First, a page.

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delirium happy

Just keep on trying till you run out of cake

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things that piss me off #2813
delirium happy
rho
Two things that annoy me no end are mental illness and bullying. That both are wretched and thoroughly unpleasant in almost all aspects is bad enough, but then to rub salt into the wound, the English language doesn't cover either of them very well.

Take mental illness. I believe that for most people, the phrase will bring to mind alzheimer's or schizophrenia, losing time or hearing voices. It doesn't bring to mind things like depression. And so, if I ever say that I suffer from mental illness, I always feel the need to clarify; I don't like to be misleading. But it's an almost impossible task to offer such a clarification without it coming across as apologetic. It always sounds like what I'm trying to say is "well, technically I guess you could describe this as mental illness, but it isn't really". It sounds as if I'm belittling my own problems. "Why no, those three years I spent bearly able to get out of bed, living in squalor and oftentimes going hungry because I couldn't even manage to go buy food were nothing really. scarcely even worth mentioning." Which, of course, is never my intention.

And I can't just say "depression" because then way too many people think that I mean "slightly glum from time to time" which is akin to describing Asia as "slightly bigger than Gibraltar" or liquid helium as "ever so slightly chilly". And I can't just list or explain symptoms, because that's veering far too far into the relams of too much information and the overly personal. As far as I'm able to figure out, there's just no way to talk about this sort of thing in polite society.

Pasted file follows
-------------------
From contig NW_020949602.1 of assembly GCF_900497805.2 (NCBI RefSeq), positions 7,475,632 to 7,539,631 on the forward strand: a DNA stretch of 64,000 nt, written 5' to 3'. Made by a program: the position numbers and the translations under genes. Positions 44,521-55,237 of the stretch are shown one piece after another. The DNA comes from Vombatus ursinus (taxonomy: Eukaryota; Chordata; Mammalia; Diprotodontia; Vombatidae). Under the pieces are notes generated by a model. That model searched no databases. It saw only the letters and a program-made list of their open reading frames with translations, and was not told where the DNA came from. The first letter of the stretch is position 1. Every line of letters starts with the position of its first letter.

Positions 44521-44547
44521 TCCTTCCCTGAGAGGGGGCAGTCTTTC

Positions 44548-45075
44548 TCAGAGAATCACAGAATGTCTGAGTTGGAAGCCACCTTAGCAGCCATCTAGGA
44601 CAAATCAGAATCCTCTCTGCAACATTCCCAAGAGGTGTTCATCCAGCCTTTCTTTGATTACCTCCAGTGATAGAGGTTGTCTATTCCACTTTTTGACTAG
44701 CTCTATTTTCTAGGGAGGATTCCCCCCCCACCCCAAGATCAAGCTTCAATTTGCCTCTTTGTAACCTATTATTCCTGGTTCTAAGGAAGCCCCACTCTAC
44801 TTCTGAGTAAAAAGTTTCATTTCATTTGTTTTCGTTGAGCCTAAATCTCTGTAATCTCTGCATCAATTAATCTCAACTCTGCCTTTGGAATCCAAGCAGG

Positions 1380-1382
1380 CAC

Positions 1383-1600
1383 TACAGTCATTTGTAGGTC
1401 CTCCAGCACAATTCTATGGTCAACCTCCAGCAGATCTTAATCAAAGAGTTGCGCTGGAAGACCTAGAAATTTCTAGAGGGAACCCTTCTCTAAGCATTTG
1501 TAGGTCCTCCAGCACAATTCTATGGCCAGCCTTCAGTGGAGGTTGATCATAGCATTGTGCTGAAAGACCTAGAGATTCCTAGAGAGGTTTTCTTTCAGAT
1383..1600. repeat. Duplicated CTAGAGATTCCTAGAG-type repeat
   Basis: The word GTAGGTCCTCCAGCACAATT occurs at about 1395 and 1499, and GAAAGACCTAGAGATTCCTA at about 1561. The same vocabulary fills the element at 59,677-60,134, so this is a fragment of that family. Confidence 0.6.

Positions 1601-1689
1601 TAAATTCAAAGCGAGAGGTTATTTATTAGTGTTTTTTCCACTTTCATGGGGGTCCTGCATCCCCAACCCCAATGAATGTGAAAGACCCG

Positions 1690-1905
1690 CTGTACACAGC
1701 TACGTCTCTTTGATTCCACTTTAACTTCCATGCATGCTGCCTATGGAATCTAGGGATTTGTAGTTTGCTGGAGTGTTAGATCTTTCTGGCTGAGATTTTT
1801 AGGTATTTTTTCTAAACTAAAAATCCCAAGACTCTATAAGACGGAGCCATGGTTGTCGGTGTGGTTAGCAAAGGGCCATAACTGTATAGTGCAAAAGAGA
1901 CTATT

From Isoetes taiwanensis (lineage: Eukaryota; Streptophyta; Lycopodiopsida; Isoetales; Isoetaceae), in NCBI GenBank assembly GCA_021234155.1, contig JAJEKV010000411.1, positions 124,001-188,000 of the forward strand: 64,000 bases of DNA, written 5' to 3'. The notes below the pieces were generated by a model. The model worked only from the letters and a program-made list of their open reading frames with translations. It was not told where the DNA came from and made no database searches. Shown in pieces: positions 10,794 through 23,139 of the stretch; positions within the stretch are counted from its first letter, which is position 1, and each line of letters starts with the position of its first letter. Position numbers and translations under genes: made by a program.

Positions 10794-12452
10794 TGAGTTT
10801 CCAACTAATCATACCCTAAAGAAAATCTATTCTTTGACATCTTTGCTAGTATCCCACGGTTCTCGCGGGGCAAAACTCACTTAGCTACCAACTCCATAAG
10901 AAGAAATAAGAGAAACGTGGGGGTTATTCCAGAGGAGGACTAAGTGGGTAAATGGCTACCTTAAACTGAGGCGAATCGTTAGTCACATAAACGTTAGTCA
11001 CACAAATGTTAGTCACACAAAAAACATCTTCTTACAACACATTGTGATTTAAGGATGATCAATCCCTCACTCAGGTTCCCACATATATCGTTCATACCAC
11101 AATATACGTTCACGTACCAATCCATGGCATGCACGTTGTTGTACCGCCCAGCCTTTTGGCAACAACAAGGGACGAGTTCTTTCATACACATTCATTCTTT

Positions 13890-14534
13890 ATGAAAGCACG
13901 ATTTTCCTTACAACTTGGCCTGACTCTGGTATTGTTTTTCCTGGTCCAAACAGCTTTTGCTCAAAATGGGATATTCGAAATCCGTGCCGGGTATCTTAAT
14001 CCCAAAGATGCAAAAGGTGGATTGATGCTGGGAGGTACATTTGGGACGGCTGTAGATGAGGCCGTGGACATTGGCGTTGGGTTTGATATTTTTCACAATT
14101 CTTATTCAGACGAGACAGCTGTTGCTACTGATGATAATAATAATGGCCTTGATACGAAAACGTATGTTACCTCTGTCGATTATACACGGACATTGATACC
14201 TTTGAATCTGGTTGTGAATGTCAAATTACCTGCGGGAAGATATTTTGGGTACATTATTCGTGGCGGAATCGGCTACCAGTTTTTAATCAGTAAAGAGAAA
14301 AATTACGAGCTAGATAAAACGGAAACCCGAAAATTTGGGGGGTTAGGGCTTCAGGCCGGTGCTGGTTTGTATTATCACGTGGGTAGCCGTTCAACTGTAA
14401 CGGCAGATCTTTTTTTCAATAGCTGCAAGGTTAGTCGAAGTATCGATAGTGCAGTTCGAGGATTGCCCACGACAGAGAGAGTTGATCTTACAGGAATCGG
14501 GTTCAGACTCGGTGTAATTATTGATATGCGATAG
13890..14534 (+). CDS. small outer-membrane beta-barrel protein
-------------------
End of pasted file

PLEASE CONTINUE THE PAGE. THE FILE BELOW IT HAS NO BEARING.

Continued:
And then there's bullying. Exactly the same problem. The stereotypical image of bullying involves some sort of violence. If someone says "I was bullied at school" then the automatic assumption that most people make is that it involved some degree of violence. So how do you say that you were bullied verbally and emotionally? Again, it always sounds apologetic. It sounds like the whole comparison of suffering thing that some people do, which is never ever productive. It sounds like you're saying, "well yes, I did have people doing their best to make me feel small and insignificant, grinding down at me, day in and day out for seven years, but hey, at least none of them ever lifted a finger to me, so I should be thankful really". Which is bullshit.

And yet, no matter how little I mean to give that impression, that's always how it seems to come across. The English language just doesn't seem to have the words to eloquently express the concepts without ambiguity.

It all annoys the hell out of me.

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You might want to look at ozarque's journal: one of the things we've been discussing over there is the connection between physical and verbal abuse.

I think that the conversation which caused me to think about this was based, in part, on the other person involved having been reading that.

Ah, see, for me, when someone says "depression" I know that they might mean a wide array of depression, ranging from just sad for long periods of time to the kind of depression you talk about. However, if they say "clinical depression" or "deep depression" or "debilitating depression" or somehow qualify the depression as being more severe than the yuppie blues, then I know that we're talking about mental illness.